I Won’t Work for Money
The other day I was asked to speak for a company that had a limited amount of money and could pay me only 15% of my speaking fee.
Today I was asked to speak at a company in exchange for my receiving bicycle in lieu of cash (as you may guess, they manufacture bicycles). The value of the bicycle is less than the cash the other company offered me.
Which gig, if any, did I accept? What do you think?
Interestingly, I immediately turned down the cash offer yet accepted the barter deal.
Does this mean I am crazy?
No, actually, it means I am human.
In a nutshell, when a dollar value is assigned to a task, people weigh the effort against the financial return. But if no dollar amount is specified, we evaluate it differently.
- If I asked you to do me a favor, you might be inclined to do it simply to help me out.
- If I offered you a gift (e.g., a nice dinner) in exchange for your help, the gift may not weight heavily in your decision making process. You would probably still do it to help me out.
- But if I offered you $100 cash, now you would then evaluate if your investment of time is worth that much money.
- Interestingly, if you say, “I’ll give you a gift worth $100,” you now evaluate it the same way as you would cash.
This has interesting implications for a company’s innovation efforts.
If you offer cash rewards, people will determine if their efforts are worth the extra money.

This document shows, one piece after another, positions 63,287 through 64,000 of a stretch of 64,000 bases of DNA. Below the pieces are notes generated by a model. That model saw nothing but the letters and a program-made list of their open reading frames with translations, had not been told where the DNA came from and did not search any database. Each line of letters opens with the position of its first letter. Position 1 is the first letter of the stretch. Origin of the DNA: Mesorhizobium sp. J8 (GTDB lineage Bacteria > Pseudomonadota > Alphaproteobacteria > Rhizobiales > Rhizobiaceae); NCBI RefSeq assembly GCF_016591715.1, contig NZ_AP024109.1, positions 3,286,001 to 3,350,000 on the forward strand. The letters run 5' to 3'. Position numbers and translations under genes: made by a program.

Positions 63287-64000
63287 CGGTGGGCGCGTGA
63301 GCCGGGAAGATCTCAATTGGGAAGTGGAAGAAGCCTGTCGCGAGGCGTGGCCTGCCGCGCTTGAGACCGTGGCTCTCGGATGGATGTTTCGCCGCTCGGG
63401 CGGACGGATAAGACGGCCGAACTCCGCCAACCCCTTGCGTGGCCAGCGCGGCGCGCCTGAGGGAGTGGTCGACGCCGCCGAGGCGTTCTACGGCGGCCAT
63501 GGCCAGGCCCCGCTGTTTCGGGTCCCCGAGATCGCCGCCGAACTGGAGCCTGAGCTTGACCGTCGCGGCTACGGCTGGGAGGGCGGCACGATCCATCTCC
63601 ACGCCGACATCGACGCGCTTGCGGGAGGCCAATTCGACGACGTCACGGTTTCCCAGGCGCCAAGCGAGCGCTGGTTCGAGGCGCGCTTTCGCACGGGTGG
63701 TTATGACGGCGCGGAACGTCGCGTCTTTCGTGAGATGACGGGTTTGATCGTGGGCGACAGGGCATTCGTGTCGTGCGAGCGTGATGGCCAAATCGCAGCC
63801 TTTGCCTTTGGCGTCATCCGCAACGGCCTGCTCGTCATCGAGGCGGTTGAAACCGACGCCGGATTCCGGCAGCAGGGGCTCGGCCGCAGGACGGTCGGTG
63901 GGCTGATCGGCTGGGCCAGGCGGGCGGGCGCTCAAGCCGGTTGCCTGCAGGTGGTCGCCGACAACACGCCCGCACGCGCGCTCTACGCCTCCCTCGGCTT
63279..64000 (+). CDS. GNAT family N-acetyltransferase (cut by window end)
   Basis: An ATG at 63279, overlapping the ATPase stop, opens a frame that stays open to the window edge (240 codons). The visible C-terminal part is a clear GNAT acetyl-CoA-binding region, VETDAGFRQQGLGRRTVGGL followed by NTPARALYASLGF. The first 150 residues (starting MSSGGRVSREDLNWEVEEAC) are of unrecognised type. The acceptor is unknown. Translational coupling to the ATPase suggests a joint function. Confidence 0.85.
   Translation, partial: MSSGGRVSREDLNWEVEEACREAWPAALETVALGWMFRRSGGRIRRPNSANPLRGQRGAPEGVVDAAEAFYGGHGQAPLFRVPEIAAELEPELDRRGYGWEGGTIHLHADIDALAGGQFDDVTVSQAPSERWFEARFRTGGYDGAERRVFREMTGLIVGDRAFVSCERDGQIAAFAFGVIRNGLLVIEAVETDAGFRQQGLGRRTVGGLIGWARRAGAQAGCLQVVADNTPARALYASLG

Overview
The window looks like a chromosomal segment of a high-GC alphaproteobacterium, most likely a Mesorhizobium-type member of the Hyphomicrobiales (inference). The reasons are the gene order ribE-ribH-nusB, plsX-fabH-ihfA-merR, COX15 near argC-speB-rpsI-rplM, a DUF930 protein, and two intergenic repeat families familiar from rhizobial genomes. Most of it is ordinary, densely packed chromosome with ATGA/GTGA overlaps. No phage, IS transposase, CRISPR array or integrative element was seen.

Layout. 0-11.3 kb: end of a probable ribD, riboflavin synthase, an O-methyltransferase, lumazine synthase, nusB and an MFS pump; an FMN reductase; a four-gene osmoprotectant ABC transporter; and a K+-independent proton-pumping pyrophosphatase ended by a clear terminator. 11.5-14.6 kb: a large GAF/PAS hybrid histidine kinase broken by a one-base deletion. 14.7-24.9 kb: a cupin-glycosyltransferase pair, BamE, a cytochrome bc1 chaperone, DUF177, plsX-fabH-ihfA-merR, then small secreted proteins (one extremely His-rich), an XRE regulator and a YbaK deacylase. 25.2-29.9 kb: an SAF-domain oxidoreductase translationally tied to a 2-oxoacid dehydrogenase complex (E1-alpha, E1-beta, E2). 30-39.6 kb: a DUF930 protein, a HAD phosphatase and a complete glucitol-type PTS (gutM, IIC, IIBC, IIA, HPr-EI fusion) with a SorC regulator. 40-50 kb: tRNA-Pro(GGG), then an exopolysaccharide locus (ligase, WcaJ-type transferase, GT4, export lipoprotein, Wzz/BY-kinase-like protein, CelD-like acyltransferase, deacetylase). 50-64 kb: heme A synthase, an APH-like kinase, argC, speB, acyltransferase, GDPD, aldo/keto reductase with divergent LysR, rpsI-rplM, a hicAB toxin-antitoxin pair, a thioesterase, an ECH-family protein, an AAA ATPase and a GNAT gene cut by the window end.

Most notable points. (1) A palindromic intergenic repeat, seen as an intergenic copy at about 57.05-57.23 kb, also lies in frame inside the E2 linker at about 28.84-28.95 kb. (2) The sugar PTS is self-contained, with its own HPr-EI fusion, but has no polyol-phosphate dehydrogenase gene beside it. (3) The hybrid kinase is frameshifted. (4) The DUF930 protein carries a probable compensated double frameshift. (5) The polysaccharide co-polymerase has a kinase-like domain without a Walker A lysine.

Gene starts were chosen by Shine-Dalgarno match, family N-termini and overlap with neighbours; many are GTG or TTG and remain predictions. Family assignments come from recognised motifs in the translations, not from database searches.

Giving a gift without assigning a value will be a greater motivator. But if you assign a value to the gift (e.g., gift cards), you may reverse the positive impact of giving a gift. Giving “points” that can be accumulated and exchanged for prizes is a nice middle ground that avoids a direct value assignment.
From my experience, the best “extrinsic” motivators are the “priceless” rewards. These are things you can not buy – extra vacation days, a prime parking space, or dinner with the CEO. These can not be assigned a dollar value. And in the case of dinner with the CEO, this also taps into another motivator – status. After the dinner you can taunt your friends, “Guess who I had dinner with last night.”
By recognizing the way people make decisions, you can find more effective – and often less expensive – ways of motivating them.
You now also know more effective and less expensive ways of getting me to help your organization innovate. I wonder what I will be offered next.